Life in the remote village of Sinthian, Senegal, home to about 1500 people.
 In 2019, I was hired by the non-profit Le Korsa, supported by the Josef and Anni Albers Foundation, to photograph the very first school in the rural Senegalese village of Fass. This school, designed by Toshiko Mori Architect, is the first in the region to provide primary education to girls and boys.
 When I am out on the street, I look for scenes in which daily life is fused with colors, lines, and light (or a combination of all three). One of my greatest pleasures in street photography is finding these momentary interactions which can only be captured by a camera.
  La Tacita De Oro  is a photographic portrait of the city of Colón, located on the Caribbean coast of Panama. Wedged between the Free Trade Zone, the Panama Canal, and a cruise ship terminal, Colón is a grid of dense and cacophonous streets in an evident state of decay. Both the city’s residents and government have contributed to its deterioration, and only traces of its eclectic architecture remain. But impressed in Colón’s crumbling façades is the memory of what it once was — La Tacita De Oro, “The Little Cup of Gold” — a city that at its apex boasted stately avenues full of impressive buildings, French bakeries, theaters and hotels. Its side streets were the envy of all of Panama during the month of Carnival, when each block had its own themed celebration, filled with musicians and dancers.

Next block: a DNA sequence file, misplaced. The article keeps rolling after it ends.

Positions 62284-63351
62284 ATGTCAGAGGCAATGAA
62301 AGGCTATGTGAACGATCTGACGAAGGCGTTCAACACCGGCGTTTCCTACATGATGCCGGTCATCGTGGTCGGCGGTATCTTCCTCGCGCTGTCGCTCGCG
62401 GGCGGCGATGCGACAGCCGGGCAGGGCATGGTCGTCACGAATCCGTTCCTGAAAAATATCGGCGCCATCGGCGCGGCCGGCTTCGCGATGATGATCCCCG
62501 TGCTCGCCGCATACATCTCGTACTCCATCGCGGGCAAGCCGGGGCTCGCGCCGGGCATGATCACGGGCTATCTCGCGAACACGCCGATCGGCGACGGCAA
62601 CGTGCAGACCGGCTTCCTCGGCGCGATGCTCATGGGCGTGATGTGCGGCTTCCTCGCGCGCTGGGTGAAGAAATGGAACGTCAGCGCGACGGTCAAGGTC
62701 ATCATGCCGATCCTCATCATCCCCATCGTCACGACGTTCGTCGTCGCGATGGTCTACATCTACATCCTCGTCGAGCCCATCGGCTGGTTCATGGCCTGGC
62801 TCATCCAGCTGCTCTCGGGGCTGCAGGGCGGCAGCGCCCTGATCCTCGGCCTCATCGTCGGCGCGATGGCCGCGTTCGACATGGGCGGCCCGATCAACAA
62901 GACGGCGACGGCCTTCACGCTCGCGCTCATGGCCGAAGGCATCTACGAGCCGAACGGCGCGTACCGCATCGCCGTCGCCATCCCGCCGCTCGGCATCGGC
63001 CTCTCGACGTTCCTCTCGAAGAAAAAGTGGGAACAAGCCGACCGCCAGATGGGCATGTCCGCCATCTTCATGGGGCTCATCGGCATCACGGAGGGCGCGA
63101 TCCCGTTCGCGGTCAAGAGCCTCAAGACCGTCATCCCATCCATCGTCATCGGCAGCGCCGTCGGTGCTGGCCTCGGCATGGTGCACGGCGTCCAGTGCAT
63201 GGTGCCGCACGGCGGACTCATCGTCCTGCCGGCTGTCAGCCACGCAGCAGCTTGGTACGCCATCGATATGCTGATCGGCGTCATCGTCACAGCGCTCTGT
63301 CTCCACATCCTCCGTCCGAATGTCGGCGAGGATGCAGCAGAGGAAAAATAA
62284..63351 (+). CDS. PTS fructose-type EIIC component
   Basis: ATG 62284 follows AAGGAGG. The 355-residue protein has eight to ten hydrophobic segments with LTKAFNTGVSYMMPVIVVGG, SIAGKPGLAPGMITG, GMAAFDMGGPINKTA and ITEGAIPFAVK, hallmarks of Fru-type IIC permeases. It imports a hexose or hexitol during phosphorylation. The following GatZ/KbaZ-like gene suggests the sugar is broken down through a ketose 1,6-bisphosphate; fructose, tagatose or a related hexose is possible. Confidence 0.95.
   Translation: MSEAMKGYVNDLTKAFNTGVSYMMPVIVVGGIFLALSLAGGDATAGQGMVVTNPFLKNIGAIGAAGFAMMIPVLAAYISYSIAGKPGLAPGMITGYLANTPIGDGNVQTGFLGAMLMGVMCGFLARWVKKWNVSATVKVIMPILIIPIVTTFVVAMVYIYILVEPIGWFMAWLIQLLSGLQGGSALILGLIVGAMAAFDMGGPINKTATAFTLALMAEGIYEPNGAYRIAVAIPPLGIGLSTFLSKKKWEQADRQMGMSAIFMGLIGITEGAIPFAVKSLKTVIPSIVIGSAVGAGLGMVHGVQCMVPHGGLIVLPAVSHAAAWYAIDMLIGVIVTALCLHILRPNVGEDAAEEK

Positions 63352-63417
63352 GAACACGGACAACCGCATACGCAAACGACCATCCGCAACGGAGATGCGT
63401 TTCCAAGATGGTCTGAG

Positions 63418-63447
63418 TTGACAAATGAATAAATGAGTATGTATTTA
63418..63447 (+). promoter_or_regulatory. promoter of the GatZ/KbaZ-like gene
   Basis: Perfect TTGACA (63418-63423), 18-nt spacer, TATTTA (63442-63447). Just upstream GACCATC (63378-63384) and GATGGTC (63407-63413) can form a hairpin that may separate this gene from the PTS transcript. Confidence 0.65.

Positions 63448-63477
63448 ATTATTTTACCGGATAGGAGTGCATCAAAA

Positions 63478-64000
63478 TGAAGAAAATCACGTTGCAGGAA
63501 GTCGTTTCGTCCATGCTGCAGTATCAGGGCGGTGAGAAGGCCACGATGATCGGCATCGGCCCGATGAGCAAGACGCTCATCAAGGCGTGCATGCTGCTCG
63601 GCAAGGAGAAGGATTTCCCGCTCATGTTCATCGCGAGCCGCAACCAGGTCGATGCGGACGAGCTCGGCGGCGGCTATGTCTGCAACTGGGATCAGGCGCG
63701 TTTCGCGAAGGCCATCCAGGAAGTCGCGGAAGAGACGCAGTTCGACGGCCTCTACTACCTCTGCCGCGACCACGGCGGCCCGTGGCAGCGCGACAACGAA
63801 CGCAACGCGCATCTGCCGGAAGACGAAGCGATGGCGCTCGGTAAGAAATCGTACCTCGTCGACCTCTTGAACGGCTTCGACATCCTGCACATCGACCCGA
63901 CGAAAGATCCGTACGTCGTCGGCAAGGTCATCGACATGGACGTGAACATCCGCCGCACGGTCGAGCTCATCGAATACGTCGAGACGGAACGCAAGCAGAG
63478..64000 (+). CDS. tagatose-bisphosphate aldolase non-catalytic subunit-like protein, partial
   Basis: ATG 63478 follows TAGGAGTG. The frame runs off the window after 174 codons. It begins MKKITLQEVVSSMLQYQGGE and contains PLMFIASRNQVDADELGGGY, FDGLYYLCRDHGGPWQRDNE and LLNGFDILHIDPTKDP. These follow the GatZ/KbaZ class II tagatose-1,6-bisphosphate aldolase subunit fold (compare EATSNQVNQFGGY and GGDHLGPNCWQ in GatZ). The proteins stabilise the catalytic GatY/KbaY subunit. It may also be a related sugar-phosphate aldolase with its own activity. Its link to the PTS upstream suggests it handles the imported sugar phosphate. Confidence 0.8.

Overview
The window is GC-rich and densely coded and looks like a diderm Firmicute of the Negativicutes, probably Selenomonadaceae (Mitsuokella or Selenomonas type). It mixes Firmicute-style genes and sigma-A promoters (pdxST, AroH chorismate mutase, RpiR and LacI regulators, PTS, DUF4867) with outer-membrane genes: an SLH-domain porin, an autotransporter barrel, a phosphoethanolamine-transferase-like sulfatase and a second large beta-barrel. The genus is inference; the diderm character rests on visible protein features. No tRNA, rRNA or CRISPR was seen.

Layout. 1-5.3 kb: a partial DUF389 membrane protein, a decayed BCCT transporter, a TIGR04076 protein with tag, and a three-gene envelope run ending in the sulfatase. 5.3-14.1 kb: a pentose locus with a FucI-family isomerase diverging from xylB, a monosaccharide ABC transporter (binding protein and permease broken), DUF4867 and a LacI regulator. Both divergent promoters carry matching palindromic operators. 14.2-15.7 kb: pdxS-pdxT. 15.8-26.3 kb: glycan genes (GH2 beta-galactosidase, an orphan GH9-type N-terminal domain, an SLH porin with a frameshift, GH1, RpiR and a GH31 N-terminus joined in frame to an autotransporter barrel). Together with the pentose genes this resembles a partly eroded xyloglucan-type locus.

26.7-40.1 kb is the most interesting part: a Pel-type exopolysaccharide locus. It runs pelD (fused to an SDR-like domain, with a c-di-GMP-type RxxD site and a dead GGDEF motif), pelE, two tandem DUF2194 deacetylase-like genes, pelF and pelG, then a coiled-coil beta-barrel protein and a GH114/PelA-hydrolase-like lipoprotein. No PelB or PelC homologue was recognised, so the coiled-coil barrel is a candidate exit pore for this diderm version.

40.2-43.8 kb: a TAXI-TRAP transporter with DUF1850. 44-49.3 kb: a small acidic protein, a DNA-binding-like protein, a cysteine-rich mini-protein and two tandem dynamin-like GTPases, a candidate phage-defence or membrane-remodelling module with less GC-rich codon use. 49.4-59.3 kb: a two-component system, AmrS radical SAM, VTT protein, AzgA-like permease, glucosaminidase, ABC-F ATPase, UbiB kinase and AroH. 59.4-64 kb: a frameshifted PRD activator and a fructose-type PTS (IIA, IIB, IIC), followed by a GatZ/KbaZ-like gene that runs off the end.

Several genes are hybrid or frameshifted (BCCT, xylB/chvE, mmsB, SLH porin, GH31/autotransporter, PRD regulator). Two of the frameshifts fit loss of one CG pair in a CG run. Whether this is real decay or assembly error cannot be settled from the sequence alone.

Cementerio de Diablos  is a photographic tribute to the Diablos Rojos, Panama’s buses and main means of transportation for over 40 years. Above all, they were Panama’s most important urban art—covered in unique frames, with paintings depicting everything from magical landscapes, international celebrities, the drivers' own family members, to religious imagery and popular Panamanian sayings. In January 2012, after the government decided to decommission them, I went to the graveyard in Veracruz (located in the outskirts of Panama City) where thousands of buses sat, abandoned, waiting to be turned into scrap. Through these photos, I wish to celebrate and remember the art that paraded through our streets for decades, and became a vibrant and essential part of our culture.